Chiang died on April 5 1975 at the age of 87 and was buried three days later. Chiang's legacy is both complicated and complex, in present day China, there is a common practice of the public display of iconography, images, symbols and posters relating to Chiang and the Nationalist Government and is viewed as many as a war hero for unifying China and resisting Japanese aggression. Outside of Asia, Chiang's legacy remains controversial with many claiming that he was a revolutionary dedicated to a free and democratic government for the people while detractors have accused him of being a tyrant and many have called him a traitor for agreeing to the China–Japan Basic Treaty and surrendering to Japan along with requesting Japanese assistance during the Civil War, however such move has recieved mixed response in the present day.

Names[edit | edit source]

Like many other Chinese historical figures, Chiang used several different names throughout his life. The name inscribed in his family's genealogical records of his family is Chiang Chou-t'ai (Chinese: 蔣周泰; pinyin: Jiǎng Zhōutài; Wade–Giles: Chiang Chou1-t‘ai). This so-called "register name" (譜名) is the one by which his extended relatives knew him, and is the one he used in formal occasions, such as during his marriage. In derference towards tradition, his family didn't use the register name in conversations with people outside of the party. The concept of a "real" or original name is/was not a clear concept in China as it was/is in the Western world. In honour of tradition, Chinese families waited a number of years before officially naming their children. In the meantime, they would use a "milk name" (乳名) that was given to the infant shortly after his birth and known only to the close family. So the name that Chiang received at birth was Chiang Jui-yüan (Chinese: 蔣瑞元; pinyin: Jiǎng Ruìyuán).

Early life[edit | edit source]

Chiang was born in Xikou, a town in Fenghua, Zhejiang, about 30 kilometers (19 mi) west of central Ningbo. He was born into a family of Wu Chinese-speaking people with their ancestral home—a concept important in Chinese society—in Heqiao (和橋鎮), a town in Yixing, Jiangsu, about 38 km (24 mi) southwest of central Wuxi and 10 km (6.2 mi) from the shores of Lake Tai. He was the third child and second son of his father Chiang Chao-Tsung (1842–1895, 蔣肇聰) and the first child of his father's third wife Wang Tsai-yu (1863-1921, 王采玉) who were members of a prosperous family of salt merchants. Chiang lost his father when he was eight, and he wrote of his mother as the "embodiment of Confucian virtues". The young Chiang was inspired throughout his youth by the realisation that the reputation of an honored family rested upon his shoulders. He was a mischievous child, at only three years old he thrust a pair of chopsticks down his throat to see how far they would reach. They became stuck and were removed with great difficulty. Even at a young age he was interested in war, and directed mimic campaigns with a wooden sword and spear.

Education in Japan[edit | edit source]

Chiang grew up at a time in which military defeats, natural disasters, famines, revolts, unequal treaties and civil wars had left the Manchu-dominated Qing dynasty destabilized and in debt. Successive demands of the Western powers and Japan since the Opium War had left China owing millions of taels of silver. During his first visits to Japan to pursue a military career in 1906, he describes having strong nationalistic feelings with a desire among other things to, 'expel the Manchu Qing and to restore China'. He decided to pursue a military career. He began his military training at the Baoding Military Academy in 1906, the same year Japan left its bimetallic currency standard, devaluing its yen. He left for Tokyo Shinbu Gakko, a preparatory school for the Imperial Japanese Army Academy intended for Chinese students, in 1907. There, he came under the influence of compatriots to support the revolutionary movement to overthrow the Manchu-dominated Qing dynasty and to set up a Han-dominated Chinese republic.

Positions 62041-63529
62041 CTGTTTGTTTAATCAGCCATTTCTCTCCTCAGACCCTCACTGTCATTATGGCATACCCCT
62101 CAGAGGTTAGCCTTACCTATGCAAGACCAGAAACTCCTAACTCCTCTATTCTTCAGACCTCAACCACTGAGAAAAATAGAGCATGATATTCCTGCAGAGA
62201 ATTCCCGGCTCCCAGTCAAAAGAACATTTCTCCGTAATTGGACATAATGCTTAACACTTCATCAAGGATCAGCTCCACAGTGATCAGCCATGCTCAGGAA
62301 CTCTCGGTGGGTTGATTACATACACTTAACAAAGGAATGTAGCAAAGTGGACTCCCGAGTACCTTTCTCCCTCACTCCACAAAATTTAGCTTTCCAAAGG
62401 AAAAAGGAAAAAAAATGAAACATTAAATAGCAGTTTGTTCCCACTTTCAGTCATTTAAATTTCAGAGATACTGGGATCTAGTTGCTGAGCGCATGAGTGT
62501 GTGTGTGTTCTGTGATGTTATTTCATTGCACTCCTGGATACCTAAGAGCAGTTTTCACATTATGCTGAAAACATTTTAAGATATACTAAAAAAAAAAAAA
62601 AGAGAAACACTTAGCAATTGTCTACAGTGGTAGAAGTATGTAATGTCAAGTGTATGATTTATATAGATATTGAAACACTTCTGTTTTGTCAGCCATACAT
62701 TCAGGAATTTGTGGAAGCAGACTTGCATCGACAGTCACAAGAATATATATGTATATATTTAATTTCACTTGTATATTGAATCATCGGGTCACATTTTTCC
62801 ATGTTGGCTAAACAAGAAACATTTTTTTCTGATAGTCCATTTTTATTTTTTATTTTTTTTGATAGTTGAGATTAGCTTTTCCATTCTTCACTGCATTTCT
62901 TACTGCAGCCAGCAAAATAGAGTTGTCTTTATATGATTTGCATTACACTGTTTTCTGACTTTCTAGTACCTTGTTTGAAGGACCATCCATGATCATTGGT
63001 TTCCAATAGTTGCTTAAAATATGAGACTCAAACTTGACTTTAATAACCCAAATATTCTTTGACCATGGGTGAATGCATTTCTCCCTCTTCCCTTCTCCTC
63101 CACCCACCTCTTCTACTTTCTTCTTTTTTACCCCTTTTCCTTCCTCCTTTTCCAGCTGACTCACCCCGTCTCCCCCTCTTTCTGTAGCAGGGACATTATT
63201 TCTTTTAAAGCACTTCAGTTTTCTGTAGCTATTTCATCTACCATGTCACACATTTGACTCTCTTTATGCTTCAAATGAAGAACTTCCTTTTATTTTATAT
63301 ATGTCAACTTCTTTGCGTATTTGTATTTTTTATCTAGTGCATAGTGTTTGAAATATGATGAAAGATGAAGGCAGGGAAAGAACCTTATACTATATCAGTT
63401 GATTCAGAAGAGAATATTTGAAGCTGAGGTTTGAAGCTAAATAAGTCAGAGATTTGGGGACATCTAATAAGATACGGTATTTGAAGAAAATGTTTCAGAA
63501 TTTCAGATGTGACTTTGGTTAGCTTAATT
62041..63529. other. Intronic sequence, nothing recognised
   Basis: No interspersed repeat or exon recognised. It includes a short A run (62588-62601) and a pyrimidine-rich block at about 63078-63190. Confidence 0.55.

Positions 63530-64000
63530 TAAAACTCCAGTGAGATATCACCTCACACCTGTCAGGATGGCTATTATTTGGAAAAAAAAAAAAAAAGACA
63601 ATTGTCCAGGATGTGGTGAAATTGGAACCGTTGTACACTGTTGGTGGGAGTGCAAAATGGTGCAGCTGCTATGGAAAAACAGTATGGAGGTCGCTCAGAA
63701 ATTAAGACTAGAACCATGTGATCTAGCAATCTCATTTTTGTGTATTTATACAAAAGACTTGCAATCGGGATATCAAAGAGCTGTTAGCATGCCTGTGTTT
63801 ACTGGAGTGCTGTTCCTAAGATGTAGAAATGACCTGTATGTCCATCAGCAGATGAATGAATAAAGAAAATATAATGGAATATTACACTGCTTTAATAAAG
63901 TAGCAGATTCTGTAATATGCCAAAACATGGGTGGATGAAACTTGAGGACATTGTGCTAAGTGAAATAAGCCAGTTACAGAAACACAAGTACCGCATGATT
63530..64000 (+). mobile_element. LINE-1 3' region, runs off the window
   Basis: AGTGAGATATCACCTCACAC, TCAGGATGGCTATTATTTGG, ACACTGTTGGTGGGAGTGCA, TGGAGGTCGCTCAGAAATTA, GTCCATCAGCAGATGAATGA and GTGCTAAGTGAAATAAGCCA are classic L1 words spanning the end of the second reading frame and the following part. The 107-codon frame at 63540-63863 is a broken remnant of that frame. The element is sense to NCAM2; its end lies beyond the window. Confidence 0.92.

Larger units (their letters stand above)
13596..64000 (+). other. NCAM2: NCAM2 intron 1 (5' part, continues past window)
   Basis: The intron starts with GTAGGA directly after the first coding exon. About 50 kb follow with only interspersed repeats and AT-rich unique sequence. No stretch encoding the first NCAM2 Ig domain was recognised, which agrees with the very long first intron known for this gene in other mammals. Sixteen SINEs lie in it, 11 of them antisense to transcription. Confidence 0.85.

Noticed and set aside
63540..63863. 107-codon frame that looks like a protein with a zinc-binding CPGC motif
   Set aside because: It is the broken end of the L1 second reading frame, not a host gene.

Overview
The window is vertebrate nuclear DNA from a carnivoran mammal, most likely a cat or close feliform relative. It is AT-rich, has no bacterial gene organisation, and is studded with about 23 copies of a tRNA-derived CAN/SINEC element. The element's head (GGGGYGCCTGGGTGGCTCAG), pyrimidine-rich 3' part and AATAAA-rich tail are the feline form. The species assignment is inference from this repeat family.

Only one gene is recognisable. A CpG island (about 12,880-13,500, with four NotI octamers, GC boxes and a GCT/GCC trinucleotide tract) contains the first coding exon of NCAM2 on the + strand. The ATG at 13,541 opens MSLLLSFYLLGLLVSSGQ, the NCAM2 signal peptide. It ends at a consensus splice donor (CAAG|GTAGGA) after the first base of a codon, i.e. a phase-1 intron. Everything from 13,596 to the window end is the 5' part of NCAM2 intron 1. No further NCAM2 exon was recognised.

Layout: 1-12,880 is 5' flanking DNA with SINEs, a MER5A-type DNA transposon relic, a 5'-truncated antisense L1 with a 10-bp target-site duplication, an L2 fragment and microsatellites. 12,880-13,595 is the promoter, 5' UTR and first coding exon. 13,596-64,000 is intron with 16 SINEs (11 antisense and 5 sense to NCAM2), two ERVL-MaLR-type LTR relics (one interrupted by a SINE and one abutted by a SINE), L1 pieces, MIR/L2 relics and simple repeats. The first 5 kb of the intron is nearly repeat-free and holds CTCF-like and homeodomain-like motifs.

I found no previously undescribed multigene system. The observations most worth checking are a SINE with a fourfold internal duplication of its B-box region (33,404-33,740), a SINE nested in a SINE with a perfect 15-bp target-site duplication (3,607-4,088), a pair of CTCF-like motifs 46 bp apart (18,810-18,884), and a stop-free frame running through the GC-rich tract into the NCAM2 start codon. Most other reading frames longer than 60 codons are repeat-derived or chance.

Finishing his education at the military school, Chiang worked for the military attaché's office at the Chinese legation in Tokyo from 1909 to November 1911. During this time he also came to admire the success of Japan's Westernization and the development of the Imperial Japanese Army into a modern force.

Return to China[edit | edit source]

Xinhai Revolution[edit | edit source]

When the Xinhai Revolution broke out in October 1911, Chiang returned to China with the intent of joining the revolutionary army as an artillery officer. He visited Shanghai and became a friend of Chen Qimei, one of the revolution's leaders and a close ally of Sun Yat-sen, the head of the main anti-Qing political organisation. Chen valued Chiang's bellicosity and abilities as a military leader.

National Protection War[edit | edit source]

Sino-Manchurian War[edit | edit source]

Establishing the KMT's position[edit | edit source]

Rivalry with Wang Jingwei[edit | edit source]

President of China[edit | edit source]

Forming the Nationalist Government[edit | edit source]

War against Japan[edit | edit source]

Basic Treaty with Japan[edit | edit source]

Civil War[edit | edit source]

In exile[edit | edit source]

The Sierran KMT[edit | edit source]

Relationship with the CAS[edit | edit source]

Later life and death[edit | edit source]

Cult of Personality[edit | edit source]

Philosophy[edit | edit source]

Legacy[edit | edit source]

Honours[edit | edit source]

See also[edit | edit source]